South Africans carve an Eden in the Seychelles
It is Friday night, and Springboks Pierre Spies and Francois Hougaard are sitting in high chairs in the beachside Eish! Bar (named for the Klipdrift advertisement and its take on the Afrikaans word for “ice”), answering questions about their craft for an appreciative audience.
The bar is festooned with sports memorabilia, with a Premier League football shirt here and a German sports symbol there, but it is heavily weighted towards Springbok and South African provincial rugby jerseys. The crowd is almost entirely white, but there is only one form of discrimination here: Golden Lions vs Western Province.
It is about as typical a South African scene as you could ask for: cold beer, a roaring fire outside in preparation for a braai, English accents that range from Free State rough to Sandton drawl. The only giveaway is the smothering humidity, which is running a little high even for the Durbanites present.
Also, if you want to get technical about it, the coconut trees looming just outside the firelight may arouse a certain suspicion that this little corner of South Africa is not actually attached to the mother country.
The Springboks, their chairs, and in fact the entire bar, sits on a little patch of what was, until fairly recently, ocean.
And it will be ocean again fairly soon; the area is due for excavation to extend a basin to make room for more yachts to berth.
That basin will be one of the finishing touches to Eden Island, a small but increasingly densely populated adjunct to Mahé, the island that hosts Victoria, the capital of the Seychelles, the lights of which blink just over Hougaard’s uncommonly broad shoulders and across the bay.
The bar, the locals say, is the work of Johan van der Watt, an architect with the Stellenbosch-based Dennis Moss Partnership. But it is just the most obvious South African part of what is, arguably, a South African expatriate project.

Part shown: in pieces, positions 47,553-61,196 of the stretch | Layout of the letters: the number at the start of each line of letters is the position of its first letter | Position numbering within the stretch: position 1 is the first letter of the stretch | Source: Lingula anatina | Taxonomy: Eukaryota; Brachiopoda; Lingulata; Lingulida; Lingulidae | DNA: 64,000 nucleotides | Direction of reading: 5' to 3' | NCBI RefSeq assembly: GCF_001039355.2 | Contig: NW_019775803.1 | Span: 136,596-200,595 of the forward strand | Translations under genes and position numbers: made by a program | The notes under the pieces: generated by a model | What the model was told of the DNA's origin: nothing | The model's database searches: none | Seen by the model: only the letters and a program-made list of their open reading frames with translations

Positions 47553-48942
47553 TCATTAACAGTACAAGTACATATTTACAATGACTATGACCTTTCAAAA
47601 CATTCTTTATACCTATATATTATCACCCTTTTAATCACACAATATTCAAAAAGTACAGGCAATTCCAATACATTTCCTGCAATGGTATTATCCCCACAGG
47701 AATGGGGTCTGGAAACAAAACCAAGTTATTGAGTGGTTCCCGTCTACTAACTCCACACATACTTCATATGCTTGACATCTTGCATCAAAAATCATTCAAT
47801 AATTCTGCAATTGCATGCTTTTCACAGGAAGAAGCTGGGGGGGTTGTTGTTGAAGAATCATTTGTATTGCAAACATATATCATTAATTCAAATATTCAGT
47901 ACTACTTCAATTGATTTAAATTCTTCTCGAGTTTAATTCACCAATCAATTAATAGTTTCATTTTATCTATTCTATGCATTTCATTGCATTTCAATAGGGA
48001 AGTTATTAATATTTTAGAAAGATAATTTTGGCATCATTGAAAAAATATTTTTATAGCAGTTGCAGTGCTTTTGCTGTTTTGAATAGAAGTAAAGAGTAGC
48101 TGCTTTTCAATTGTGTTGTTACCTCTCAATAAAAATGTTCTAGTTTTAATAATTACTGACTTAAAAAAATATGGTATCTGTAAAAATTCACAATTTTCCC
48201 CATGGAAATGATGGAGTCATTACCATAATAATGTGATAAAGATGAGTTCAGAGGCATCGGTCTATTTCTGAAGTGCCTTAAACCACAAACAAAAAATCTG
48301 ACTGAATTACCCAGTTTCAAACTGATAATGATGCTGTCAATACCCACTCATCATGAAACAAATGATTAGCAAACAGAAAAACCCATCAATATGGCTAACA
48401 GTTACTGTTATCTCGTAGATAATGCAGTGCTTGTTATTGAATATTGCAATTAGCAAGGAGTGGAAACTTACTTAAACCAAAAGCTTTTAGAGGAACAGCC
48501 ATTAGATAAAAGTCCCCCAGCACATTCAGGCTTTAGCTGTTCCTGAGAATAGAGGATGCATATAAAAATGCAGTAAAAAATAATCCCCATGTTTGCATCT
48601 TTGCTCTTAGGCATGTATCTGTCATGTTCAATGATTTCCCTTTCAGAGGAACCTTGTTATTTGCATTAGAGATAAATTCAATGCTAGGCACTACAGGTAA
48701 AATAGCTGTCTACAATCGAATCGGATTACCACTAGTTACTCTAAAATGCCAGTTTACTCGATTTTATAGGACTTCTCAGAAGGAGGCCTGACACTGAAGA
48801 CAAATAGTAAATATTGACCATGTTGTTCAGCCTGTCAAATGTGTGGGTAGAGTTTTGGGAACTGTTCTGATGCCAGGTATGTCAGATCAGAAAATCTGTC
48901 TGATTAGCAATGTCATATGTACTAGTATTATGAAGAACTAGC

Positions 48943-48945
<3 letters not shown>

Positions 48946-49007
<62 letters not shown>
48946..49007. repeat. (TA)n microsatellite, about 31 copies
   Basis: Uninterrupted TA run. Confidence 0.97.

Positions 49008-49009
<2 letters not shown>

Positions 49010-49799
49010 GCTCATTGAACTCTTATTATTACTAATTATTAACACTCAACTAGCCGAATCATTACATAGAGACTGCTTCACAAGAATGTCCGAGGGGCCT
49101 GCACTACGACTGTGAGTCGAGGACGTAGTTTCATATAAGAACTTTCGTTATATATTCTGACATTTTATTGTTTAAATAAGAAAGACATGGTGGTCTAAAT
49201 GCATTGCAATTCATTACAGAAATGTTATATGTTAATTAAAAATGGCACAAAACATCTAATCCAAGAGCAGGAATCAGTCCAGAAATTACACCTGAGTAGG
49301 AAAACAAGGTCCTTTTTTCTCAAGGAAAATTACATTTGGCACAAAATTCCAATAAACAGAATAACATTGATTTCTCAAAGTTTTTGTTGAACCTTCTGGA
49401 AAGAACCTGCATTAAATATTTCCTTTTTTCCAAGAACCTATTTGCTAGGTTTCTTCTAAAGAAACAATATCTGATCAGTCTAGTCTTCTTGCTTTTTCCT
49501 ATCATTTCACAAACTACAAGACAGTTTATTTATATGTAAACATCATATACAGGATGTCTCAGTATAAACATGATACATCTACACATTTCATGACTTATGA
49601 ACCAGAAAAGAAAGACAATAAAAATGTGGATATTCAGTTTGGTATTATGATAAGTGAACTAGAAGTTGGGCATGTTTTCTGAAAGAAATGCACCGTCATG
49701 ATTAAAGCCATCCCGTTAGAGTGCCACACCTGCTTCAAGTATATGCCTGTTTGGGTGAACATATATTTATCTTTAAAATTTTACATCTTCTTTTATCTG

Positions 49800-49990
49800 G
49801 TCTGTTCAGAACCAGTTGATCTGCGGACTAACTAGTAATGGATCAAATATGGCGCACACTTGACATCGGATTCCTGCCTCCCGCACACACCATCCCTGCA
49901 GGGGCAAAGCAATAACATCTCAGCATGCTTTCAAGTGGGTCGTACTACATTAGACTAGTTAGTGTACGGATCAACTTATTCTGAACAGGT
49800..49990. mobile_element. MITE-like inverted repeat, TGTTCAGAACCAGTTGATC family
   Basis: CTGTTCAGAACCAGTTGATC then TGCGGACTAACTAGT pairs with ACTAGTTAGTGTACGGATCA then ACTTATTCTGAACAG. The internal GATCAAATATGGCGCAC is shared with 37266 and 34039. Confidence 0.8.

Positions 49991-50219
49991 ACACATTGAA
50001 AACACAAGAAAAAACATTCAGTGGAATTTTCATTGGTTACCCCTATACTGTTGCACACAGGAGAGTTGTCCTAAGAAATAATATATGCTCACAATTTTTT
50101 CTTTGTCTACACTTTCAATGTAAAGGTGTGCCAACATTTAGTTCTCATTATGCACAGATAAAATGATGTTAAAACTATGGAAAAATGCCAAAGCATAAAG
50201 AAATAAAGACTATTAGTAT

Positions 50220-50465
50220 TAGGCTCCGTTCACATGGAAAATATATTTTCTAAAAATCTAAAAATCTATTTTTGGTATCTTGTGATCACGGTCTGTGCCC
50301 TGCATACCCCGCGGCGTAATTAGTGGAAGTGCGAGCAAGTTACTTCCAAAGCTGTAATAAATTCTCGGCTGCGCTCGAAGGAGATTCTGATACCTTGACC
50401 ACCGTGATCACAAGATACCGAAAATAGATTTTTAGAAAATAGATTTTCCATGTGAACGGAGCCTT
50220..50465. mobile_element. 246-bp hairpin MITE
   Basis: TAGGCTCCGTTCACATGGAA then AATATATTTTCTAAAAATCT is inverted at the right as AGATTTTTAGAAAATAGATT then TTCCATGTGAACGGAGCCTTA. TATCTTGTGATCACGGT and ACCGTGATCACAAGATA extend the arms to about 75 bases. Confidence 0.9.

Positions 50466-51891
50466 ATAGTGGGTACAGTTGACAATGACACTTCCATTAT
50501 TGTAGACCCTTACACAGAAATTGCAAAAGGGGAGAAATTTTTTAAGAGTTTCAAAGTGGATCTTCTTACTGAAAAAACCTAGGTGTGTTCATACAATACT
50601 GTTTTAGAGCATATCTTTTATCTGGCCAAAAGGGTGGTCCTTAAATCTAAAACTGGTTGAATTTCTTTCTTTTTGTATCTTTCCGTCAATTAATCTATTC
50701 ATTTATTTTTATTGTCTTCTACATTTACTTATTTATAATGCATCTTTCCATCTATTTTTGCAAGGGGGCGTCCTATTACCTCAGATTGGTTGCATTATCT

South Africa has had its eye on the Seychelles for a long time, but previous attempts at establishing a beachhead on the islands went poorly. In 1981 Michael (“Mad Mike”) Hoare and his South African mercenaries poorly disguised as “The Ancient Order of Froth-Blowers” were caught carrying weapons almost as soon as they set foot on Mahé.
They immediately – and bloodily – hijacked a plane to return them to Durban. Hoare always maintained his operation to overthrow the Seychelles government was approved by Pretoria, an assertion the Truth and Reconciliation Commission agreed with.
Where guns failed money has succeeded – although it is more than three decades later.
South African engineering and management carved Eden Island, a filled-in coral outcrop, into an intricate shape that allows the number of yachts in protected moorings to outstrip the number of human residents during the off season. South African fundraising attracted the $500-million in capital, some of it South African, some from Austria and beyond.
In the Eden Bleu hotel just across the construction yard from the Eish! Bar the soap is from Cape Town and the tissues from East London. When Eden Island needed to sell units it turned to iconic South African real estate company Pam Golding Properties; when it needed to claim money from a Russian businessman it turned to Johannesburg-based law firm Webber Wentzel.
“You could say we have done this with an entirely South African team,” says Eden Island Development chairperson Craig Heeger.